Glorious Early 20th-Century Japanese Ads for Beer, Smokes & Sake (1902–1954)


Ear­li­er this month, we fea­tured adver­tise­ments from Japan’s pre­war Art Deco gold­en age, a peri­od that shows off one facet of the coun­try’s rich graph­ic his­to­ry. While all forms of Japan­ese design remain com­pelling today, any time or place would be hard pressed to com­pete with the world of Japan’s pre-war print adver­tis­ing. It has, espe­cial­ly for the mod­ern West­ern­er, not just a visu­al nov­el­ty but a com­mer­cial nov­el­ty as well: as often as not, sur­viv­ing exam­ples glo­ri­fy now-restrict­ed addic­tive sub­stances like alco­hol and tobac­co.


At Pink Ten­ta­cle (a com­plete­ly safe-for-work page, believe it or not), you can find a roundup of Japan­ese print adver­tise­ments for prod­ucts that tap into just such vices. Japan opened up to the world in a big way in the mid-to-late 19th cen­tu­ry, and the coun­try’s accep­tance (and sub­se­quent Japan­i­fi­ca­tion) of all things for­eign kept chug­ging along right up until the Sec­ond World War. At the top, we have an appeal­ing exam­ple of this inter­na­tion­al­ism at work in the ser­vice of Saku­ra Beer in the late 1920s. The 1902 ad just above depicts not just the globe but a smok­ing Pega­sus astride it in the name of Pea­cock cig­a­rettes.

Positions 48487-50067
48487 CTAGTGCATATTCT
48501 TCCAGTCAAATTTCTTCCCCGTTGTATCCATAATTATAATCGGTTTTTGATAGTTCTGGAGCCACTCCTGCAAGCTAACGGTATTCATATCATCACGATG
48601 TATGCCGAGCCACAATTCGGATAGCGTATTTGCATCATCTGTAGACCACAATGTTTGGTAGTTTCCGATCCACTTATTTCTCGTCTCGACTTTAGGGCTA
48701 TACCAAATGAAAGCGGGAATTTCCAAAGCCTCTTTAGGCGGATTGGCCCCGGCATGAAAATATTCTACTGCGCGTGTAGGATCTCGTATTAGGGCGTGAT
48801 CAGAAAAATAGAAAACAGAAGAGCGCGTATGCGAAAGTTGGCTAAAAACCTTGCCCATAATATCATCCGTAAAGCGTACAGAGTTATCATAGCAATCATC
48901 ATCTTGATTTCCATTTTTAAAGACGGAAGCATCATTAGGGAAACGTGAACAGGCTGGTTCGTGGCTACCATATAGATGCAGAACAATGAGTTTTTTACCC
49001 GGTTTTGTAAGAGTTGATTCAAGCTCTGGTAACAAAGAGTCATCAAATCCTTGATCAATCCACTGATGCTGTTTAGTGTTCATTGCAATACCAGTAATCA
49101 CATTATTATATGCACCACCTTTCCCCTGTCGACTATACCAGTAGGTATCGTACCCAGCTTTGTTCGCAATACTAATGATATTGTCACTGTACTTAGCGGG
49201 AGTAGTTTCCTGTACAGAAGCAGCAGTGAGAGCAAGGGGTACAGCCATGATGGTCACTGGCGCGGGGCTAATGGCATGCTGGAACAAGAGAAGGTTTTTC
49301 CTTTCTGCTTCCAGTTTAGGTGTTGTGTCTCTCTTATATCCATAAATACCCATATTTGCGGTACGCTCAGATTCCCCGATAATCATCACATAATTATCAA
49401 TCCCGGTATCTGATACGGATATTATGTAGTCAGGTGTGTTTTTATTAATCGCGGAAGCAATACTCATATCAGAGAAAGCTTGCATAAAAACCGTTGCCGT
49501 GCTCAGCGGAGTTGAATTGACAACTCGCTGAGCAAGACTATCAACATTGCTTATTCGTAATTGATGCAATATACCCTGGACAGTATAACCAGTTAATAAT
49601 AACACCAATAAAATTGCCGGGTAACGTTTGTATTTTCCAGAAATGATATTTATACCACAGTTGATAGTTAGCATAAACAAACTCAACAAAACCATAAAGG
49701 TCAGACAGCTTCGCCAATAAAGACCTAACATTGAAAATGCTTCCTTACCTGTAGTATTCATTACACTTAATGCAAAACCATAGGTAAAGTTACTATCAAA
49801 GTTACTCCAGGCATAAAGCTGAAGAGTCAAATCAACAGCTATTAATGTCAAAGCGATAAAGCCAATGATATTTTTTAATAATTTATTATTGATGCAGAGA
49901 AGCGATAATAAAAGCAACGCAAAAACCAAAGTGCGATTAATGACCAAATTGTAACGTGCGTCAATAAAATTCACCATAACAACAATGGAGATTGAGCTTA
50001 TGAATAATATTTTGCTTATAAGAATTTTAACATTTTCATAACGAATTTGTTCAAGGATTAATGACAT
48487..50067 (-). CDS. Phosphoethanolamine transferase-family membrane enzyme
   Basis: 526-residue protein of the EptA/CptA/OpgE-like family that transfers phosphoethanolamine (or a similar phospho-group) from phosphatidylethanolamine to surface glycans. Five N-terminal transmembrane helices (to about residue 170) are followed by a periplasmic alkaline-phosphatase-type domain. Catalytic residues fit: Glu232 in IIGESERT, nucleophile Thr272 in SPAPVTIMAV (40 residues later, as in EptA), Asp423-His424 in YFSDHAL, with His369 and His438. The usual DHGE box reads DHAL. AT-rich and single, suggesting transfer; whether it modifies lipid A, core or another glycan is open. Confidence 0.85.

When the tone of Japan­ese life got mil­i­taris­tic in the 1930s, so did the tone of Japan­ese ads. The 1937 poster just above pro­claims “Defense for Coun­try, Tobac­co for Soci­ety,” a mes­sage brought to you by the South Kyoto Tobac­co Sell­ers’ Union. Below, the kind of Japan­ese maid­en pre­war graph­ic design always ren­dered so well appears in a dif­fer­ent, more out­ward­ly patri­ot­ic, and much more naval form.


It goes with­out say­ing that most of these ads’ design­ers geared them toward the eyes of the Japan­ese — most, but not all. After the war, dur­ing the Unit­ed States’ occu­pa­tion of the coun­try, there appeared print announce­ments in this same styl­is­tic vein urg­ing GIs and oth­er Amer­i­can mil­i­tary per­son­nel to keep on their best com­mer­cial behav­ior. Take, for instance, these words the straight­for­ward­ly named Japan Monop­oly Cor­po­ra­tion placed beside this arche­typ­i­cal­ly court­ly but unchar­ac­ter­is­ti­cal­ly stern tra­di­tion­al lady in 1954:


A valiant effort, but from the sto­ries I’ve heard of the occu­pa­tion, no amount of graph­ic design could’ve shut down that par­tic­u­lar black mar­ket. And final­ly, no look back at vin­tage Japan­ese ads would be com­plete with­out includ­ing one adver­tise­ment for sake. The ad below is for Zuigan sake, cre­at­ed in 1934.


Relat­ed Con­tent:

Adver­tise­ments from Japan’s Gold­en Age of Art Deco

Hand-Col­ored Pho­tographs of 19th Cen­tu­ry Japan

Two Short Films on Cof­fee and Cig­a­rettes from Jim Jar­musch & Paul Thomas Ander­son

Col­in Mar­shall hosts and pro­duces Note­book on Cities and Cul­ture as well as the video series The City in Cin­e­ma and writes essays on cities, lan­guage, Asia, and men’s style. He’s at work on a book about Los Ange­les, A Los Ange­les Primer. Fol­low him on Twit­ter at @colinmarshall or on Face­book.

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